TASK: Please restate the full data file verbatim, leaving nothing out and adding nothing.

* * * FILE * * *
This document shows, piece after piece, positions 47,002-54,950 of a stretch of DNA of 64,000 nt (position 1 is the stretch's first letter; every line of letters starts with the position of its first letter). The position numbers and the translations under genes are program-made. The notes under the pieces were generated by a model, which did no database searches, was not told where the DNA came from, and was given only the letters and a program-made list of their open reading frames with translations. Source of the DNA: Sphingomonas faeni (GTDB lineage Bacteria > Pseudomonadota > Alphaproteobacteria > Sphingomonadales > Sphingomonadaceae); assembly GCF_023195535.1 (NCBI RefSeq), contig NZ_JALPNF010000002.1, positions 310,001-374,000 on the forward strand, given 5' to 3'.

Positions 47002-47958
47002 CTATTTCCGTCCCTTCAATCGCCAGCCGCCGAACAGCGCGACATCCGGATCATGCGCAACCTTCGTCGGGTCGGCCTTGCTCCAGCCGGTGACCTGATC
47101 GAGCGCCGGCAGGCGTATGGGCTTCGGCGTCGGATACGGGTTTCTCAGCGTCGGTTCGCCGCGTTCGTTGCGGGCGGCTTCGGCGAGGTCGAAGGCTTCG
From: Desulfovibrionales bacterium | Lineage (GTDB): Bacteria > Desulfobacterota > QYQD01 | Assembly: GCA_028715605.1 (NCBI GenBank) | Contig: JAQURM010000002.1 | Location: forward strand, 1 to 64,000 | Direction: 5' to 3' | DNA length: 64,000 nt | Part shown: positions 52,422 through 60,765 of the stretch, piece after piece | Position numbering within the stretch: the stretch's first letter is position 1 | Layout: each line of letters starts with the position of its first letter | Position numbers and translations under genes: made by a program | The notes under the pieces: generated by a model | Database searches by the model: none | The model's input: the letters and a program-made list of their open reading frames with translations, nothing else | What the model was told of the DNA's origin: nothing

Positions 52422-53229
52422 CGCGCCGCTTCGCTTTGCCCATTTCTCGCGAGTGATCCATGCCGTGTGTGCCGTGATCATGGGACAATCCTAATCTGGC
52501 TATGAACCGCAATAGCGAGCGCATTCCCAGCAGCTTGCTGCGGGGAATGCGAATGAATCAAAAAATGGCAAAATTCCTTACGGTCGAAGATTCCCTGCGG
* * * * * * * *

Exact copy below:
This document shows, piece after piece, positions 47,002-54,950 of a stretch of DNA of 64,000 nt (position 1 is the stretch's first letter; every line of letters starts with the position of its first letter). The position numbers and the translations under genes are program-made. The notes under the pieces were generated by a model, which did no database searches, was not told where the DNA came from, and was given only the letters and a program-made list of their open reading frames with translations. Source of the DNA: Sphingomonas faeni (GTDB lineage Bacteria > Pseudomonadota > Alphaproteobacteria > Sphingomonadales > Sphingomonadaceae); assembly GCF_023195535.1 (NCBI RefSeq), contig NZ_JALPNF010000002.1, positions 310,001-374,000 on the forward strand, given 5' to 3'.

Positions 47002-47958
47002 CTATTTCCGTCCCTTCAATCGCCAGCCGCCGAACAGCGCGACATCCGGATCATGCGCAACCTTCGTCGGGTCGGCCTTGCTCCAGCCGGTGACCTGATC
47101 GAGCGCCGGCAGGCGTATGGGCTTCGGCGTCGGATACGGGTTTCTCAGCGTCGGTTCGCCGCGTTCGTTGCGGGCGGCTTCGGCGAGGTCGAAGGCTTCG
From: Desulfovibrionales bacterium | Lineage (GTDB): Bacteria > Desulfobacterota > QYQD01 | Assembly: GCA_028715605.1 (NCBI GenBank) | Contig: JAQURM010000002.1 | Location: forward strand, 1 to 64,000 | Direction: 5' to 3' | DNA length: 64,000 nt | Part shown: positions 52,422 through 60,765 of the stretch, piece after piece | Position numbering within the stretch: the stretch's first letter is position 1 | Layout: each line of letters starts with the position of its first letter | Position numbers and translations under genes: made by a program | The notes under the pieces: generated by a model | Database searches by the model: none | The model's input: the letters and a program-made list of their open reading frames with translations, nothing else | What the model was told of the DNA's origin: nothing

Positions 52422-53229
52422 CGCGCCGCTTCGCTTTGCCCATTTCTCGCGAGTGATCCATGCCGTGTGTGCCGTGATCATGGGACAATCCTAATCTGGC
52501 TATGAACCGCAATAGCGAGCGCATTCCCAGCAGCTTGCTGCGGGGAATGCGAATGAATCAAAAAATGGCAAAATTCCTTACGGTCGAAGATTCCCTGCGG